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Preparing students
for success in the
Global Economy




31
AUG
2011

Millions of people play online games daily

 

Bill Coffin, CCEE Chairman, shares insights about online gaming to teach financial literacy.

Games make learning economics fun!

I  wonder how many of us interested in financial literacy and reading this post are as adept at the online game, Farmville, as the 32 million young people are who play this addicting  game each day.

The popular game is one of many reasons why its owner Zynga, formed in just 2007, is about to debut its Initial Public Offering  through the sale of $2 billion of securities with an initial market valuation for the company of $21 billion.

Online gaming has come a long way in a short period of time. It is estimated that over 100 million people in America, and over one billion worldwide, play online games on a regular basis.

Education is one area where games has not significantly penetrated — until now. In the last 12 months, a new crop of start-ups and venture capitalists are beginning to fill the void with fun, informative games to entertain and teach finance inside and outside of the classroom.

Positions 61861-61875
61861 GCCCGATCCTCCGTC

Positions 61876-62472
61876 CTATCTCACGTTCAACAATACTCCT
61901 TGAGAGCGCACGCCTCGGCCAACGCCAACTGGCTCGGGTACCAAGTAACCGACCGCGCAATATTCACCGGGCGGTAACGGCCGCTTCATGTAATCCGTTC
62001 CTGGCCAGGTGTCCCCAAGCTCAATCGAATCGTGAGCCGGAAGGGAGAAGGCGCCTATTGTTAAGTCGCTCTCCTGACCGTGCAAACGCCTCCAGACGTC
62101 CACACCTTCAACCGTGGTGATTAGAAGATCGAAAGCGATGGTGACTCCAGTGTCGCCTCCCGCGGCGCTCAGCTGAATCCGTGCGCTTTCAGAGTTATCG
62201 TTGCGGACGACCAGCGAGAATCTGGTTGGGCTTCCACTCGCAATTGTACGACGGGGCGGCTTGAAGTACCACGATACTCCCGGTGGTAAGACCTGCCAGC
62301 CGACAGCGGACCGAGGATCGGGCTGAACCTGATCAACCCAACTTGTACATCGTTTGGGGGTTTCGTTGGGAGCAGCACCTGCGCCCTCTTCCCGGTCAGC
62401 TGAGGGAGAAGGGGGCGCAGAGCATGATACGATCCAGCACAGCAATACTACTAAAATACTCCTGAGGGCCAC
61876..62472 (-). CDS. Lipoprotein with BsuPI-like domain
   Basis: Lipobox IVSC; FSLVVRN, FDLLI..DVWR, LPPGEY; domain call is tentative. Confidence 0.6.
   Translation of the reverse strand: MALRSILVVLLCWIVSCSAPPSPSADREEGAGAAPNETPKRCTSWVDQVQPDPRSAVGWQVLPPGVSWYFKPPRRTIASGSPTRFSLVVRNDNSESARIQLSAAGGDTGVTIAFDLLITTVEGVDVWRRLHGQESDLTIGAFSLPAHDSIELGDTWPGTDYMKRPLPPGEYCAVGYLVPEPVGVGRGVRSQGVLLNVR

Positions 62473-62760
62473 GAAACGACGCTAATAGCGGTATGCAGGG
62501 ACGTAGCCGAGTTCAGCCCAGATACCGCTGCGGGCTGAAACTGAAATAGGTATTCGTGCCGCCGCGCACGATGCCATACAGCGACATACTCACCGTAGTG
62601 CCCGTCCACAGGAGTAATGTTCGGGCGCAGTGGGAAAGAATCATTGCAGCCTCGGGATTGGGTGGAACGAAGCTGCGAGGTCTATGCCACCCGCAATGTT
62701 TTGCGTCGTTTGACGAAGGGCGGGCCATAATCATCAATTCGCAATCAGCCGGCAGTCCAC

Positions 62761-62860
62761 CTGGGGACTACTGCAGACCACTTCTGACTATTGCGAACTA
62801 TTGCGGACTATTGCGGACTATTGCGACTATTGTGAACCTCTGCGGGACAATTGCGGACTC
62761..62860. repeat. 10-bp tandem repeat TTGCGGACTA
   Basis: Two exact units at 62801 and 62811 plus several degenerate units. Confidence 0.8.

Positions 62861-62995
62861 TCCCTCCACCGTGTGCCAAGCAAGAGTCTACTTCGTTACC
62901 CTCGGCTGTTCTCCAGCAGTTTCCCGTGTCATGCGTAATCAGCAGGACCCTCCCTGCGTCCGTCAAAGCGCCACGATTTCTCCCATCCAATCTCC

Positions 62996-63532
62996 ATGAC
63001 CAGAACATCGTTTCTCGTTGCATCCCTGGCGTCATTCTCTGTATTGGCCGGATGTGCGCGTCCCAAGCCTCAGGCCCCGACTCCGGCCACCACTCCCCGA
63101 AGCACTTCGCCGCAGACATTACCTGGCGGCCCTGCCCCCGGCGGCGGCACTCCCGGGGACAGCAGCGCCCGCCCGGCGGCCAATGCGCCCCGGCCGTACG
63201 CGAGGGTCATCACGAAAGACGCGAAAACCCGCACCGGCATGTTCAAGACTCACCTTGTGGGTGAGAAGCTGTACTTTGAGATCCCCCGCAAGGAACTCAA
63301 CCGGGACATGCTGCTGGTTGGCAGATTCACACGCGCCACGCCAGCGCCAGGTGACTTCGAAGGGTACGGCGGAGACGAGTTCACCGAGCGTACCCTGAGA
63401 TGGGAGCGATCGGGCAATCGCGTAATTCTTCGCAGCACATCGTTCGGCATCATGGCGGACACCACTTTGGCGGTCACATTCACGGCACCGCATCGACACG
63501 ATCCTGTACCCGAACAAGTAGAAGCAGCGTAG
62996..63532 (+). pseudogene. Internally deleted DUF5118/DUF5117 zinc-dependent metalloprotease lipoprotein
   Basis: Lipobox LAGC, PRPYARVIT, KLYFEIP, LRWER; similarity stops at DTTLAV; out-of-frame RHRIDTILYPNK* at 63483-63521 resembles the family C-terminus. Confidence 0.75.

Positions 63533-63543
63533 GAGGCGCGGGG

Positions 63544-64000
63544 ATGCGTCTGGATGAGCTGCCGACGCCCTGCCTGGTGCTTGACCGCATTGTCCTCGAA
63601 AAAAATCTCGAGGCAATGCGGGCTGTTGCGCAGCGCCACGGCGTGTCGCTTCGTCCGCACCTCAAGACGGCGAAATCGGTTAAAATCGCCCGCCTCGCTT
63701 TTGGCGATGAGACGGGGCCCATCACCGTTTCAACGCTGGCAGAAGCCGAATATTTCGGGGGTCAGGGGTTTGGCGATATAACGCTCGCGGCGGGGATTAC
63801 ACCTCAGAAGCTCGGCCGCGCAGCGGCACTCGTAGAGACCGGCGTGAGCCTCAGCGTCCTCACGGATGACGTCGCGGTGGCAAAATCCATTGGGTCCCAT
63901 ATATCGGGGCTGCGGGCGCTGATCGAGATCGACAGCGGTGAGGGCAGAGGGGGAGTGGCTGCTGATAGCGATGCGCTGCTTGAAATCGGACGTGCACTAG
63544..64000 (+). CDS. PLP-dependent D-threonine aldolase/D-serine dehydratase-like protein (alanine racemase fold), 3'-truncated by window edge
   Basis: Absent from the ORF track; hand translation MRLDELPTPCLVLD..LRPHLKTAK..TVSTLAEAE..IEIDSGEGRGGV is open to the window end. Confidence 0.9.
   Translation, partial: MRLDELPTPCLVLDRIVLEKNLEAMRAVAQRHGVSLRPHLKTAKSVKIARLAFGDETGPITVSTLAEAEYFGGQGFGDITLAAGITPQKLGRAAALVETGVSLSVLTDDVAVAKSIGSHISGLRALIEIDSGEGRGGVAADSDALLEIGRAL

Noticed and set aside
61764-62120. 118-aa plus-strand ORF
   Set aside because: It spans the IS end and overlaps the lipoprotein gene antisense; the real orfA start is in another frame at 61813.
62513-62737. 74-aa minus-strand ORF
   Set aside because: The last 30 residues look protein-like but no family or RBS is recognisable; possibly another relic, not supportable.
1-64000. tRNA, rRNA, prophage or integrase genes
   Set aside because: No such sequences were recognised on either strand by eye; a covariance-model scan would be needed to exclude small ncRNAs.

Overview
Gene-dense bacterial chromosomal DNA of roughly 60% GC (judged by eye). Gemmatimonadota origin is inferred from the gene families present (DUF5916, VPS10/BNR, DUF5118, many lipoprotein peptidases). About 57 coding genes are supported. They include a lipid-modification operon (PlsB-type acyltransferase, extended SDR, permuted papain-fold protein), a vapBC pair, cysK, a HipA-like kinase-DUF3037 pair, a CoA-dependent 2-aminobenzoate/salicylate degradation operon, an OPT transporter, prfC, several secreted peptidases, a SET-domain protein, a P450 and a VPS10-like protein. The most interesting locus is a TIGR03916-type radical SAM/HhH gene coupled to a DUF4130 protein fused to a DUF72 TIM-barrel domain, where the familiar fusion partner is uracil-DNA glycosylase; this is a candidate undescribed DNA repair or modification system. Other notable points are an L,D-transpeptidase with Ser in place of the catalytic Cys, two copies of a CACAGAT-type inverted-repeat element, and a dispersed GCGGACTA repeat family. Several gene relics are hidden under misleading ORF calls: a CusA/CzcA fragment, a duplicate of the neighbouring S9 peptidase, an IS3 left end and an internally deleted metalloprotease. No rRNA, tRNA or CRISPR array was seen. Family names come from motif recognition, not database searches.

Young people can learn about biology, dinosaurs, or geography by playing in The World of Miamiopio, a hot new game from DreamBox. Learning teaches math to children in kindergarten through second grade. Dreambox has been successful in finding the balance between education and gaming by creating over one million separate paths to tailor the experience to the child’s level of interest and competence.

In the area of financial literacy, games are starting to appear. Visa and the NFL have teamed up to create Financial Football where players must pass certain tests or questions to advance to the goal line. US Bank has introduced Escape From Knab where travelers are stranded in the cyberspace world of Knab and must earn money and invest it wisely to get back home.

Games are here to stay, are immensely popular with young people and are proven to enhance the educational experience. CCEE believes we cannot be left at the starting block while this important form of financial literacy education is exploding. Look for more on this topic form California’s economic education leader.

— William Coffin, Chairman, California Council on Economic Education